Platform for success: Japan’s Maglev train breaks world speed record

A magnetic levitation (maglev) train in Japan has broken the world speed record by hitting 590kph. The Central Japan Railway Company said the seven-car train completed a test run on an experimental track in Yamanashi on Thursday. It beat the previous record of 581kph set in 2003 - but the new record could be smashed within days. Another test run is scheduled for Tuesday during which the train’s speed could reach 600kph. The company said 29 technicians were on board the maglev, but added that the speeds won’t be as high when the new line between Tokyo and Nagoya comes into service in 2027.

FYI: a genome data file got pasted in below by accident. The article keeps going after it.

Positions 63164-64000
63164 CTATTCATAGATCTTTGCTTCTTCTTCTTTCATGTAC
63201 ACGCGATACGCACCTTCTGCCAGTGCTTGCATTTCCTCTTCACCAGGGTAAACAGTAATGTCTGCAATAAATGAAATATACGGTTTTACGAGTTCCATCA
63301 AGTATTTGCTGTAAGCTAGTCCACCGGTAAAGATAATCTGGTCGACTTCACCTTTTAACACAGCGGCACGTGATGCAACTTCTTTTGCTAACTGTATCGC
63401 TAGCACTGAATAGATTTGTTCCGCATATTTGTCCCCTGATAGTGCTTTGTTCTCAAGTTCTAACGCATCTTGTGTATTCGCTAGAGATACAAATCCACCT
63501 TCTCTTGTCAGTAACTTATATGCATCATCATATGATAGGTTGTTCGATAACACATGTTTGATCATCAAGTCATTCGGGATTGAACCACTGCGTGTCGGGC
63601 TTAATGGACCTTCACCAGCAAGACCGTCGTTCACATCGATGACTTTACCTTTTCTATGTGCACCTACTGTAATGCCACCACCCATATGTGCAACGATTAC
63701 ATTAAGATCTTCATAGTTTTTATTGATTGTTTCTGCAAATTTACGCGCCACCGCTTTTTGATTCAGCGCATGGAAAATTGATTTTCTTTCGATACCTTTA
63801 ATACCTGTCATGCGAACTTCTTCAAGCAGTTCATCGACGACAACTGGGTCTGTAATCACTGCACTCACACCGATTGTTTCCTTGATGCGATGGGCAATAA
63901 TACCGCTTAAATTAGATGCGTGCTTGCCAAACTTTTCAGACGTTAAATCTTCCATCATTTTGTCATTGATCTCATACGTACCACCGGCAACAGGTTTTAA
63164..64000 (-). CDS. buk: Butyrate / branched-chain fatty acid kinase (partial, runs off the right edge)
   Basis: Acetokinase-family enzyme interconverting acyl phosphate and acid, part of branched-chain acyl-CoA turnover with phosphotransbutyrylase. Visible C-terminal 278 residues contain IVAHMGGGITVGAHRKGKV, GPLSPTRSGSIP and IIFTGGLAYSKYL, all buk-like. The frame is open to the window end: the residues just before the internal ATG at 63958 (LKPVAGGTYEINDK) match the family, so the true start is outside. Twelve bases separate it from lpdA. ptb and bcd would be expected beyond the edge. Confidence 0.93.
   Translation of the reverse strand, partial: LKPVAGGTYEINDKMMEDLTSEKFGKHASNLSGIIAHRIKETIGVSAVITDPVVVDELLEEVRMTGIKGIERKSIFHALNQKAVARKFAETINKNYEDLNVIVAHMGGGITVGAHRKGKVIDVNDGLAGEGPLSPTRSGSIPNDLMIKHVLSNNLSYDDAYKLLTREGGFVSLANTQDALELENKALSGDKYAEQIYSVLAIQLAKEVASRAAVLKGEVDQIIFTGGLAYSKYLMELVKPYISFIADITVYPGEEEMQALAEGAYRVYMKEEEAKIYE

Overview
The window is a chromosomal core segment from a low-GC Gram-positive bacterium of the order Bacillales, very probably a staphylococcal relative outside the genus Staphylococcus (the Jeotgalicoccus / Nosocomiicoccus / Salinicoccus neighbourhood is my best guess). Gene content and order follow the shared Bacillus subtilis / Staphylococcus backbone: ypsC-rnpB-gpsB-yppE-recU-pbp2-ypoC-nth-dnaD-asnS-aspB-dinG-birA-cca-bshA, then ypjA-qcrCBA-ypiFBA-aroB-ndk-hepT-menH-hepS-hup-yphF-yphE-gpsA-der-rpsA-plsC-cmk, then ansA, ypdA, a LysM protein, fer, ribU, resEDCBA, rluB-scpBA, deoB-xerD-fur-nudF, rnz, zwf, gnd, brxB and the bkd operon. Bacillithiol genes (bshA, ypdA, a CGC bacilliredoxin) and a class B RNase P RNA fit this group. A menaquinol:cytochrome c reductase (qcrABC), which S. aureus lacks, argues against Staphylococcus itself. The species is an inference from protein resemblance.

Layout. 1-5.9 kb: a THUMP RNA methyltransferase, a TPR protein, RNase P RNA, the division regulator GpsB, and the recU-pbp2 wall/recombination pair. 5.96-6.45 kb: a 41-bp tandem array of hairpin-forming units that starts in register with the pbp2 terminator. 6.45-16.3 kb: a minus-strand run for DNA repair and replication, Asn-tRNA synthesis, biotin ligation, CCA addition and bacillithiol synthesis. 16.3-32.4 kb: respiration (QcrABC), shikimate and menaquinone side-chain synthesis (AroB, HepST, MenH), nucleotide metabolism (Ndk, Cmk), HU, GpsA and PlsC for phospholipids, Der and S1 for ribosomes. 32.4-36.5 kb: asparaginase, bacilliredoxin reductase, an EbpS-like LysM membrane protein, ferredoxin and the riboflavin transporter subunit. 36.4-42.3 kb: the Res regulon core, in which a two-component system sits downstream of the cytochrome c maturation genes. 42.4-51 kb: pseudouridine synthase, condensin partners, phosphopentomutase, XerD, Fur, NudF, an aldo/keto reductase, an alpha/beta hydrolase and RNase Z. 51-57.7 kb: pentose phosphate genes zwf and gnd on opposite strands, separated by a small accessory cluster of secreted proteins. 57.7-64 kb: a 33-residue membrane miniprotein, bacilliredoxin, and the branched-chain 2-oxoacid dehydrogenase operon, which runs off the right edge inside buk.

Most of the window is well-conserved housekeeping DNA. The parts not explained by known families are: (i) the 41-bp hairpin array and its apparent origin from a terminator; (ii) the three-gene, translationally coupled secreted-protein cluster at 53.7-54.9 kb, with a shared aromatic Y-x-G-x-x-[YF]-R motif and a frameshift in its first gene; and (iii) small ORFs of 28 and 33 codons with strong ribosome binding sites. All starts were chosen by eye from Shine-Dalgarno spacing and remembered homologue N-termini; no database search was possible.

Something that will bring great benefits to Japan and hopefully to the United States.

U.S. ambassador Caroline Kennedy after riding on the maglev train

It said trains will travel at around 505kph, meaning the 286km journey will take around 40 minutes. The speeds are twice as fast as today’s bullet trains. Maglev trains use a magnetic charge to lift and move the train cars above a guideway. Japan is hoping to export the technology to the U.S. and has even offered to part-cover the costs of a new line between New York and Washington DC.